This development is very interesting to me because it basically throws dominance theory on its head and, to me, proves Mark Rashid's passive leadership theory. Gwen is on the bottom of the hierarchy yet the herd loves her and will follow her anywhere. I'll be keeping that in mind the next time someone says you have to dominate your horses to be the boss.

This is why it's so wonderful to have horses, they have so many good lessons to teach us!


  1. A lifetime of lessons I think :) Congrats on the anniversary and here's to many many more!!

  2. Two horses with very distinct personalities. I find the mares (Dusty) although they may be at the bottom often set the tone for grazing or behavior of the herd.

    I'm so happy for you and your horses that you left the barn that was so stressful to Coriander and Gwen. It just goes to show we never really know what an animal is like until they are allowed to be themselves. I'm always amazed by how different each horse is once you get to know them. It's one of the reasons I can't deal with people who think horses are livestock with no feelings.

  3. I love watching my horses interact--and reading about other peoples' horses, too. Your Gwen is like my Dove--although Dove is also at the bottom of the "food chain" she's also my friendliest, most eager-to-please horse. The times when there has been a fence problem and they've gotten loose, Dove will always walk right up to me to be caught...and yes, she is the curious one, often visibly battling her urge to flee/examine scary new things for a lot longer than the other horses do.

    I think Mark's observations about herd dynamics are very important...horses do indeed have a lot to teach us!

  4. CFS- You are so right! I hope to have at least 20 more anniversaries with these two :)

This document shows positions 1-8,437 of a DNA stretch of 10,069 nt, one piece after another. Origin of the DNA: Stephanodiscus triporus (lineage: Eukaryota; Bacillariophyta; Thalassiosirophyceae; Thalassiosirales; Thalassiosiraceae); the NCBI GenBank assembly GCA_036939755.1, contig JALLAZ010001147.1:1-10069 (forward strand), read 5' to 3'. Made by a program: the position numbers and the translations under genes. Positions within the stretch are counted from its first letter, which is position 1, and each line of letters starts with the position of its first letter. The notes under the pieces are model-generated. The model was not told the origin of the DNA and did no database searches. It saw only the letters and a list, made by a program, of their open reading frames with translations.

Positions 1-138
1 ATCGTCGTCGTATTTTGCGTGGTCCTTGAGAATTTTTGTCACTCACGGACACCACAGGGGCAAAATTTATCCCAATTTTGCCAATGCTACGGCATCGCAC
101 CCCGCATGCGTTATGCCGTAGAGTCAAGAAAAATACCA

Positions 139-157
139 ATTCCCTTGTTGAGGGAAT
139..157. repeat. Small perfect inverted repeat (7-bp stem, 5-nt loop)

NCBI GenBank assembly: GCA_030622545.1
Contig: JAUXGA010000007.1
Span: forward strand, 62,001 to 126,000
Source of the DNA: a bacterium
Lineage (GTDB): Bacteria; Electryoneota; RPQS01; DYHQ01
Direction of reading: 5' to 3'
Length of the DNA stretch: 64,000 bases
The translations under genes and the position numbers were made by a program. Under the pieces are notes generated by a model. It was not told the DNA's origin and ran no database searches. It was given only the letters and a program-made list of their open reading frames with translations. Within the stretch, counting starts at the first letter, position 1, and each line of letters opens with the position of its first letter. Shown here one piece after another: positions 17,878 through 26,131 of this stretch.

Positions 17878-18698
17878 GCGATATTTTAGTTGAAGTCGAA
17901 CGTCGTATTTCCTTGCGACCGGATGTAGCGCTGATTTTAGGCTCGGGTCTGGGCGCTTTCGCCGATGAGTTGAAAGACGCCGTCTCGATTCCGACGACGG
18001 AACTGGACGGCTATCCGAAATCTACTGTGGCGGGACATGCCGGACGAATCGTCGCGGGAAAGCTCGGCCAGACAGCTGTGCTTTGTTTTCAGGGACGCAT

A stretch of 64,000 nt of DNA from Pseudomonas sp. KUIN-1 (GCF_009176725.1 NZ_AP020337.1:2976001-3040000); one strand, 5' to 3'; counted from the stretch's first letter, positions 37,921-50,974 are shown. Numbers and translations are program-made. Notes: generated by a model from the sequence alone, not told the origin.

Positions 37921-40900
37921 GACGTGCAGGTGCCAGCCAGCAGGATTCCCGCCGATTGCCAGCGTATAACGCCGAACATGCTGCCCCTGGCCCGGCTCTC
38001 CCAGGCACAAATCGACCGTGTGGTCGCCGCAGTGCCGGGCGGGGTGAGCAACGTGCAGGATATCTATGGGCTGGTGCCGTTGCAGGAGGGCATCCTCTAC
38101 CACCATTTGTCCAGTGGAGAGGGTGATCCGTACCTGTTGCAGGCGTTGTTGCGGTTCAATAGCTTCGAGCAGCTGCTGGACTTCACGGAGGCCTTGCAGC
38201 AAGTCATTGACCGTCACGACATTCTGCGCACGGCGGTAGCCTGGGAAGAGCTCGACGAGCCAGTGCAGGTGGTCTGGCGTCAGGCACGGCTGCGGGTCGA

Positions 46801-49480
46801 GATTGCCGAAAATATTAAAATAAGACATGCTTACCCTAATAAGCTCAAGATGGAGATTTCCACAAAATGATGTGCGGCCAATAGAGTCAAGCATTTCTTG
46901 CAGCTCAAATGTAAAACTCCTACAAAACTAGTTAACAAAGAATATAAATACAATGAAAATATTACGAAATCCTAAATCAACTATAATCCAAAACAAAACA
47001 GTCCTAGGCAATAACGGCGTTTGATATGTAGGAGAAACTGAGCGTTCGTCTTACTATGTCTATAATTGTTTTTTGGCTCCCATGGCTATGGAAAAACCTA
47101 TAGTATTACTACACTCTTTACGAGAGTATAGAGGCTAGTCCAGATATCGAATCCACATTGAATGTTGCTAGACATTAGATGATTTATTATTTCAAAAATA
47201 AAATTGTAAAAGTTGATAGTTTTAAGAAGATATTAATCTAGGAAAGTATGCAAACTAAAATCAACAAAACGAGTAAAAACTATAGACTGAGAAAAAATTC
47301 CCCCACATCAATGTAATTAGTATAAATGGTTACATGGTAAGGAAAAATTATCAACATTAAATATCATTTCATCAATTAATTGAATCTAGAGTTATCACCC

GHM- I don't get people who think they have no feelings either. Frankly those people worry me, they're either ignorant or they completely lack empathy. Not good.

    Fetlock- I think I'd like your Dove :) Have you read "Life Lessons From A Ranch Horse"? You'd probably like it.

  5. Wow. Two years. Where does the time go. I love that Gwen has the quiet strength the makes the others follow her to better grazing areas. And how wonderful the Coriander is learning to play. You appreciate the uniqueness of Gwen and Coriander and have worked with their personalities. I agree - we can learn so much from these beautiful animals. Congratulations on your anniversary and best wishes for many, many more.

  6. I know, right? The time just keeps whizzing by no matter how much we want to stop it. There's so much left to do and I'm going to need years and years to do it. I'm just lucky I have such wonderful critters to do it with :)

  7. I love this post!

    I really enjoyed reading about your observations of your horses and how they have changed over the past year. I have found over the past couple of years with our rescue horses and our ever changing herds that environment and pasture companions can have a huge impact on a horse's personality.